P. Merakos

Tastes which linger in the memory

One of the most persistent memories we have is of the aroma and taste of home cooked food. The warmth, the sense of security and intimacy associated with home cooked food are universal experiences. Greek cuisine, rich with authentic flavours and aromas represents an age-old cultural unity. Women are at the forefront of this tradition. Playing the key role in the family nucleus, they have borne the responsibility for prudent handling of ingredients. Their ingenuity has left its mark on the character of Greek gastronomy.

Today, people are rediscovering the values that have stood the test of time. Home cooking and baking, the main ingredient of which is love, are once again creating a storehouse of memories.

A true work of art

For the Greek people olive oil is not just precious, but truly sacred. It is associated with the cycle of life through age-old traditions. This relationship is an expression of the vital importance of this noble liquid for healthy living.

The dishes referred to as ‘ladera’, which are made from one or more vegetables cooked in an olive oil-based sauce usually including tomatoes and garlic, are a true banquet of colours and flavours. Pulses and beans, either fresh or dried, are cooked so as to retain their full nutritional value. Green beans, broad beans, lentils, split peas, chickpeas, peas and okra: plain ingredients converted into sensational dishes by the simple addition of onions, herbs and spices, and precious olive oil.

Cooking with hidden treasures

Apart from the usual ingredients found in Greek cuisine, you may also discover more rare delicacies, cooked in exceptional ways.

‘Volvoi', the nutritionally valuable edible bulbs of the hyacinth (muscari comosum), are one such dish you may find on the Greek table. Choice game from the mountain regions, gifts from the sea such as ‘avgotaraho' (salt-cured flat-head mullet roe or 'bottarga'), and rare wild greens and fragrant fruits are all wonderful culinary surprises. Wild asparagus and artichokes, wild forest mushrooms, snails, and a variety of herbs which grow wild, whatever nature has to offer, all become first class ingredients in the Greek kitchen.

The wealth of the sea

There are a great number of traditional Greek dishes with an aroma fresh from the sea. Greek waters contain some of the tastiest fish to be found anywhere in the world. Great fish-based soups, tasty seafood snacks and appetizers (‘meze’), excellent large charcoal grilled pelagic fish or fried "young baby fish" accompanied by white wine, ouzo or 'tsipouro’ (distilled grape pomace), are flavours synonymous with Greek cultural tradition.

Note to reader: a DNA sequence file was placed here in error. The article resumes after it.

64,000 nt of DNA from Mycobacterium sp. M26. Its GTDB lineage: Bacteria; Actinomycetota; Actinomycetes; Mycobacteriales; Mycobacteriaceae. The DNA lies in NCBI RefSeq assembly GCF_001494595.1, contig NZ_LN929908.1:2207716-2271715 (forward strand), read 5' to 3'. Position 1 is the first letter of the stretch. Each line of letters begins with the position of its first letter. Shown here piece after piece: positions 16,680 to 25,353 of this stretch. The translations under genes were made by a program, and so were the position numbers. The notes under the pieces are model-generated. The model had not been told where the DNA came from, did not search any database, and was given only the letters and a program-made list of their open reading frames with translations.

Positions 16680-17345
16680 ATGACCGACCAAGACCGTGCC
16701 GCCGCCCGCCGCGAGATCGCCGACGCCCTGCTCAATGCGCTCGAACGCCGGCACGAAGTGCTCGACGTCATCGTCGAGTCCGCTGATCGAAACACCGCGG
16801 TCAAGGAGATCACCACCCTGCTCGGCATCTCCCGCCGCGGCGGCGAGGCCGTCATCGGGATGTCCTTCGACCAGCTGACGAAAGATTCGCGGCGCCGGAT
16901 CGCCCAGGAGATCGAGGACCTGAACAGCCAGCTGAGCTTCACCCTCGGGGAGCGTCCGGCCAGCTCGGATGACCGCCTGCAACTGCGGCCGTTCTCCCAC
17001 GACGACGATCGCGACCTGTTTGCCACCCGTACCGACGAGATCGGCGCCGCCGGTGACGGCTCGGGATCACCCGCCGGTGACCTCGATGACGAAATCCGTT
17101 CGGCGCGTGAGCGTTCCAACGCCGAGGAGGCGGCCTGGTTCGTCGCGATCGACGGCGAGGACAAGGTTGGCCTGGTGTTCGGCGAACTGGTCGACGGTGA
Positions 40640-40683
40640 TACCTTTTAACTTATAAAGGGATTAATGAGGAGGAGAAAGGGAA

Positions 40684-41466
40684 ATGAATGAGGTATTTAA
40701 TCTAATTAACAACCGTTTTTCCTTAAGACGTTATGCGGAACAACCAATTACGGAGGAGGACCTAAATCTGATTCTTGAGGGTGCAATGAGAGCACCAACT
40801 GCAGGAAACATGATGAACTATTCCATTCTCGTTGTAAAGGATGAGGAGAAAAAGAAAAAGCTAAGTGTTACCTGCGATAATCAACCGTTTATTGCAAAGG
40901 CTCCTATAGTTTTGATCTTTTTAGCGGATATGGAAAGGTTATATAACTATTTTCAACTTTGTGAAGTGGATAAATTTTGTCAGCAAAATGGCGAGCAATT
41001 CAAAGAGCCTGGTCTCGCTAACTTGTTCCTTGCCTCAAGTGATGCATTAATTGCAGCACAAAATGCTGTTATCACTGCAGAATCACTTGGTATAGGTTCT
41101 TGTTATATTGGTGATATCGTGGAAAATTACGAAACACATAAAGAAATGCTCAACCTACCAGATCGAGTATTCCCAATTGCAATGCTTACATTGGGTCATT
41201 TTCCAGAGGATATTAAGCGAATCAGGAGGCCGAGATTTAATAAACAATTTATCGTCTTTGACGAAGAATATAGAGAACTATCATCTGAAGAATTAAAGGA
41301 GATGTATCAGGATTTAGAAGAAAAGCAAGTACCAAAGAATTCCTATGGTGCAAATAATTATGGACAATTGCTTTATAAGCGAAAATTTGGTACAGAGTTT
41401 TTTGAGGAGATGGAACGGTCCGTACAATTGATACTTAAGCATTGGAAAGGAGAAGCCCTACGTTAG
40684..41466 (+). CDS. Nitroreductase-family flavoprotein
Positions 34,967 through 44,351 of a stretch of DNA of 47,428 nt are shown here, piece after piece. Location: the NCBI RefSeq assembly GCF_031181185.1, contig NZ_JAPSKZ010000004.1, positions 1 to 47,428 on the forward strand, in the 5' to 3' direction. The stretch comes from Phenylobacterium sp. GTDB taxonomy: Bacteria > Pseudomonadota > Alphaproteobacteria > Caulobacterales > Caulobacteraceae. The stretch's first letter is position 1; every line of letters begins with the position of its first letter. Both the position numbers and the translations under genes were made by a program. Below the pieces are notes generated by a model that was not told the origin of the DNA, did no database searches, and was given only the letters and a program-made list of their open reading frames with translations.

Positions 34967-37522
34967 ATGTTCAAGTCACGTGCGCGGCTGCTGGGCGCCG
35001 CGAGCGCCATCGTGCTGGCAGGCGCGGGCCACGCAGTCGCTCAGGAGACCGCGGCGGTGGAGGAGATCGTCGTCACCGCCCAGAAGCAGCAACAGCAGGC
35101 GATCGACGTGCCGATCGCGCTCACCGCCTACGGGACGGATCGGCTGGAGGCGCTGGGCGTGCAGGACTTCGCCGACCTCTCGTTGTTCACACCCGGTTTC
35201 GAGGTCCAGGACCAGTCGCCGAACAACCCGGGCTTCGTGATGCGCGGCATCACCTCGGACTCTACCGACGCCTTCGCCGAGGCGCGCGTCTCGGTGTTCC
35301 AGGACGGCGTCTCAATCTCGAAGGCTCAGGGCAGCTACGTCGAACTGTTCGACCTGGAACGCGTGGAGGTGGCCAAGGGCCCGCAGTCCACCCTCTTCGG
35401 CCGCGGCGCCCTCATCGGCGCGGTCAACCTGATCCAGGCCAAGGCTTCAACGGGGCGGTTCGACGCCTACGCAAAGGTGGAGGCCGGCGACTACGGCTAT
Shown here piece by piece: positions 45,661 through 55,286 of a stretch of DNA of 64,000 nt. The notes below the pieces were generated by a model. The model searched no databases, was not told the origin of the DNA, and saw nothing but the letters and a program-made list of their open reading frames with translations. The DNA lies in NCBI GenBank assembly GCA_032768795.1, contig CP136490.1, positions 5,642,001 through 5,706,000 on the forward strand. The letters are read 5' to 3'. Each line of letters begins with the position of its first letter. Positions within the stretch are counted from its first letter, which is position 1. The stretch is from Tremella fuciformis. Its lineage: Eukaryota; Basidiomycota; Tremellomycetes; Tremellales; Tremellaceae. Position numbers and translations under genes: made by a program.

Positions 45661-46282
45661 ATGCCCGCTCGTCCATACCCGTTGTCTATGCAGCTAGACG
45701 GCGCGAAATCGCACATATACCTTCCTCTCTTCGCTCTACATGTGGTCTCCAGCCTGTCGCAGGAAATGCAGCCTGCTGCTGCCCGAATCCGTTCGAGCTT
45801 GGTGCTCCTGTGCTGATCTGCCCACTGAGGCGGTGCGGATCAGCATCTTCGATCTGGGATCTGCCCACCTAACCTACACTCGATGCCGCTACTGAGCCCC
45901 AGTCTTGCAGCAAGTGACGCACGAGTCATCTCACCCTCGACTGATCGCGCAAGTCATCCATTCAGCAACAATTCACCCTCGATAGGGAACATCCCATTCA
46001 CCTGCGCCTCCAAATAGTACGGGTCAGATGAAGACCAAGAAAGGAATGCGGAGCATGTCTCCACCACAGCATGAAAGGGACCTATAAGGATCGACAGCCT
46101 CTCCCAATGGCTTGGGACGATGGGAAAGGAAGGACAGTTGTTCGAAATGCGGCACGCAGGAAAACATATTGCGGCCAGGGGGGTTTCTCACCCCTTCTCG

Recipes from the mountain regions

The mountain regions of Greece are a gastronomic paradise. Rich tasting meat, fragrant pies, traditional hand-made pasta, powerful red wine and distilled spirits, create an inexhaustible wealth of tastes and flavours. In Epirus and Macedonia, in the mountain regions of the Peloponnese and even on the hilltops in the islands, an ancient culinary tradition artfully combines ingredients and has many a great treat to offer. Having kept their traditions intact, the mountain areas of Greece are appreciated as a destination which offers an authentic flavour of this country.

Sugar & honey

All the ingredients offered by the Greek earth are an opportunity to create something sweet in the experienced hands of skilled pastry chefs. The variety of sweets and desserts is impressive, and even more so when you considered their originality.

The syrupy baked pastries and delicious sweet pies are famous around the world. Kataifi (a shredded wheat type of syrup pastry with nuts), baklava (the traditional phyllo syrup and nut pastry which most people know), ‘galaktoboureko' (a kind of milk custard pie), the Macedonian ‘roxakia’ (cocoa and cinnamon dough cookies), and ‘ravani’ syrup cake are just some of the traditional sweets in Greek pastry making.

But unexpected ingredients are also skilfully turned into unique desserts. Syrupy ‘spoon’ sweets (‘tou koutaliou’) are a separate chapter in traditional Greek sweet making. Eggplant, bitter orange, unripe walnuts, fragrant rose petals and even watermelon can all be used to make uniquely delicious sweets once bound with the sugar and honey syrup, which is allowed to thicken over a low heat. Inventiveness and a centuries-old tradition passed down through the generations have served to create unusual and truly tempting flavours.

Related experiences